In advocating for the program, Southgate residents argued that the parking problems aren't just a matter of convenience but also of public safety. Jim McFall, one of the leaders of the effort, noted all streets except one are 24-feet wide or narrower. When cars park on both sides of the street, they effectively create a one-way street -- creating hazardous conditions for bicyclists and making it hard for first responders to reach their destinations.

Southgate resident Keith Farrell said the neighborhood had approached Paly to discuss the problem a few years ago. According to Mello, the school responded in 2016 by revising its policy on parking permits to give preference to those who live farther from campus rather than issuing them on a first-come, first-served basis. This is meant to encourage those who live near the school to find other modes of transportation.

But Farrell said the school made it clear that the most suitable way to address the problem of Paly students and faculty occupying Southgate during the day is through a parking program. He concurred that the narrow streets make the program more imperative.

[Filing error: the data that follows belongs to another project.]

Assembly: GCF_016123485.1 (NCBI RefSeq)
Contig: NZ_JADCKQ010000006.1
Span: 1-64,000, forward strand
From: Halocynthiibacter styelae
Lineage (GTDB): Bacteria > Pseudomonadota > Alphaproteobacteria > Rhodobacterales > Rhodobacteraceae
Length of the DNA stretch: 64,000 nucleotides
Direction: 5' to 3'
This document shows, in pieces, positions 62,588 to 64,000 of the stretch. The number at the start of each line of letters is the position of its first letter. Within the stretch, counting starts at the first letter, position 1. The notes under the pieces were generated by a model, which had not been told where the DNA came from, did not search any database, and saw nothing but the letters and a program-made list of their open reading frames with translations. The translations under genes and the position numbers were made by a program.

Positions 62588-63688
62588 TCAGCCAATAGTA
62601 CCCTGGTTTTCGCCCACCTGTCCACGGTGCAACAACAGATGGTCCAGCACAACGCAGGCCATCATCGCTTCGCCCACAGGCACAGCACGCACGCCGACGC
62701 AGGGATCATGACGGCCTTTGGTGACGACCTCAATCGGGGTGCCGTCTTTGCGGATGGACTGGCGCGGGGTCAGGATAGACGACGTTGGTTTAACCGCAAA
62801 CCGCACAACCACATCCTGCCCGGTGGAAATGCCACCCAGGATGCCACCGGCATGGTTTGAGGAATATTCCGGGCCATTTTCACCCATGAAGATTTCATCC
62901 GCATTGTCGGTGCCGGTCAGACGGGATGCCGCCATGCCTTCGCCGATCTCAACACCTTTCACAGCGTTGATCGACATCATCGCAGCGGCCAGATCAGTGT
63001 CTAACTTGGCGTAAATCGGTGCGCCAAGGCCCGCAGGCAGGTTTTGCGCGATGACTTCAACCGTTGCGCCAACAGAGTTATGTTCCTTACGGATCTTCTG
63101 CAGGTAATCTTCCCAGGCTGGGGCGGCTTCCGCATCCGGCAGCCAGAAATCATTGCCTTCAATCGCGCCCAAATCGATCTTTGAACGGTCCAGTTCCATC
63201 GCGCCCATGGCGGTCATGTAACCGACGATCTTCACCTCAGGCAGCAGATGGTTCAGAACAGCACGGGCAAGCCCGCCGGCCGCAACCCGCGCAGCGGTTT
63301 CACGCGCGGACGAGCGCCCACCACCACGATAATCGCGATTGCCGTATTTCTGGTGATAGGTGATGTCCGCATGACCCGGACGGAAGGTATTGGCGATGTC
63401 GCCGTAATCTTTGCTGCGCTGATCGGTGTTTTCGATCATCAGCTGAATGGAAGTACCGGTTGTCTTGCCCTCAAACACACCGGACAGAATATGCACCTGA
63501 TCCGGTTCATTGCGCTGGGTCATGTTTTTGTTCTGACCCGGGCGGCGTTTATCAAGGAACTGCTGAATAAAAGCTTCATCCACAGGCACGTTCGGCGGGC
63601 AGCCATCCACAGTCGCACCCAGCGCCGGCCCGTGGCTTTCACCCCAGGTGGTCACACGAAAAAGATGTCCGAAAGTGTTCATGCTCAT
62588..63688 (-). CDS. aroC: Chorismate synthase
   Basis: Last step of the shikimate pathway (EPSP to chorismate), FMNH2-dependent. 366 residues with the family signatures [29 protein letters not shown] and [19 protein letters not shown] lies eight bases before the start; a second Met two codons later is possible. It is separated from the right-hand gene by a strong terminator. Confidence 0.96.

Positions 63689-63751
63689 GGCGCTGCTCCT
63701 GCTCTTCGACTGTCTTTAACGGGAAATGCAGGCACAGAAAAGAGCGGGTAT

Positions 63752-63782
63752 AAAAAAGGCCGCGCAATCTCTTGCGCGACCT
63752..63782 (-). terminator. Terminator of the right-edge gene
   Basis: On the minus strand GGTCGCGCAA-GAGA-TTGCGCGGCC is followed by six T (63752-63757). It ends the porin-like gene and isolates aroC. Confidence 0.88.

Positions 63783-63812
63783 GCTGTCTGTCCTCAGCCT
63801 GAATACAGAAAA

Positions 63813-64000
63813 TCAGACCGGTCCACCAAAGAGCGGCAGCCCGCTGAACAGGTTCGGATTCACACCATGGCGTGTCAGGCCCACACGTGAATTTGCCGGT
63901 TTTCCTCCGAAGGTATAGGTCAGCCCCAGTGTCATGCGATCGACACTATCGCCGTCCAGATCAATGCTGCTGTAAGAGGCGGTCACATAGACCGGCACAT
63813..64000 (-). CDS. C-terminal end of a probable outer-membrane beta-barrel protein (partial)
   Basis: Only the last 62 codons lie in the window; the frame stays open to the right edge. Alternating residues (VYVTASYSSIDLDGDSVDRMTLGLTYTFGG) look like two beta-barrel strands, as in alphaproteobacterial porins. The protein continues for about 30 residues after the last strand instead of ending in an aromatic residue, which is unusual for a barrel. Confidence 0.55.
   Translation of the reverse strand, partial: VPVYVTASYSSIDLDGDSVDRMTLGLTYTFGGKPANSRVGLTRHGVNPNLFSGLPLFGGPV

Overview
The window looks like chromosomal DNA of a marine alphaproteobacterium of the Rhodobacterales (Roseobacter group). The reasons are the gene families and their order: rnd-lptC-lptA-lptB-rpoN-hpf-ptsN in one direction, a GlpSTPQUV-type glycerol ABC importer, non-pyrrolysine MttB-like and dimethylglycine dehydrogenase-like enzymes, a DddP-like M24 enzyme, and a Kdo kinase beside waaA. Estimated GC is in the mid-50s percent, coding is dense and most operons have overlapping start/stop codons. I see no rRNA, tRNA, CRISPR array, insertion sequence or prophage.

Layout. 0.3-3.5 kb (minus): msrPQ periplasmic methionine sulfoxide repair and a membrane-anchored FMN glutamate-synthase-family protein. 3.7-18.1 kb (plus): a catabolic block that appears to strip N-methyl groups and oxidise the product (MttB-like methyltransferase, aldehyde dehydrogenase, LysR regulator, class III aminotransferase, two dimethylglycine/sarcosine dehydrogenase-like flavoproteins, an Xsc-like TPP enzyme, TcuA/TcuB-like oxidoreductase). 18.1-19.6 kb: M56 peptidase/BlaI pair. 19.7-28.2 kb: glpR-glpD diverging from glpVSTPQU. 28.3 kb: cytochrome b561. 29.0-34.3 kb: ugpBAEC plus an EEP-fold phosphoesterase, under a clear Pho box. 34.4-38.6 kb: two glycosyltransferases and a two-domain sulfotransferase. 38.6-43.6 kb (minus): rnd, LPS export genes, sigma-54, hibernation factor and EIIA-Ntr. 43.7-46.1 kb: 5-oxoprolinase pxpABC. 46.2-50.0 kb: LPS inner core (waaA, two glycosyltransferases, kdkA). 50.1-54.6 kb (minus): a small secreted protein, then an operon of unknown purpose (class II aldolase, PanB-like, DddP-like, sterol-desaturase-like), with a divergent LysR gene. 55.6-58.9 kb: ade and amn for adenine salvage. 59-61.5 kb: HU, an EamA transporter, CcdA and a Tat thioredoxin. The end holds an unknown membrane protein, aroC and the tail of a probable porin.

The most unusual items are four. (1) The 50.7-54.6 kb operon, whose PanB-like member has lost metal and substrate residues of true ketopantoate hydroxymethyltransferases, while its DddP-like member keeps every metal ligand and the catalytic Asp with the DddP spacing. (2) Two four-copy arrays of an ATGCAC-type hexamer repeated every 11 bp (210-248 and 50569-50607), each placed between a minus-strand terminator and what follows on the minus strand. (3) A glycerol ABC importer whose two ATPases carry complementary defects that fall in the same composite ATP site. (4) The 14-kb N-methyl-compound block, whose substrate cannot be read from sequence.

"We have many years of losing rearview mirrors and sideswipes," Farrell said, noting that his car had sustained between $3,000 and $4,000 in damage from these incidents.

For the council, the decision was never in doubt. Members affirmed their support for a Southgate parking program last fall, when they directed staff to start crafting such programs both at Evergreen Park and in Southgate. The Evergreen Park program kicked off in the spring.

Councilman Eric Filseth agreed with residents that Southgate's narrow streets make it particularly suitable for a Residential Preferential Parking program. Councilman Cory Wolbach concurred and said approving Southgate's request is "the right thing to do."

Mello, however, noted that narrow streets have one big advantage: traffic calming.

"They may be inconvenient at times, but the fact is the travel speeds on those streets are very, very low and they're probably much quieter than other streets around Palo Alto," Mello said.

Vice Mayor Liz Kniss noted that narrow streets "are neighborly as well."

"It's easier to run across the street when the street is 24 feet," she said.

She also took heart in the fact that there was no public opposition to the permit program.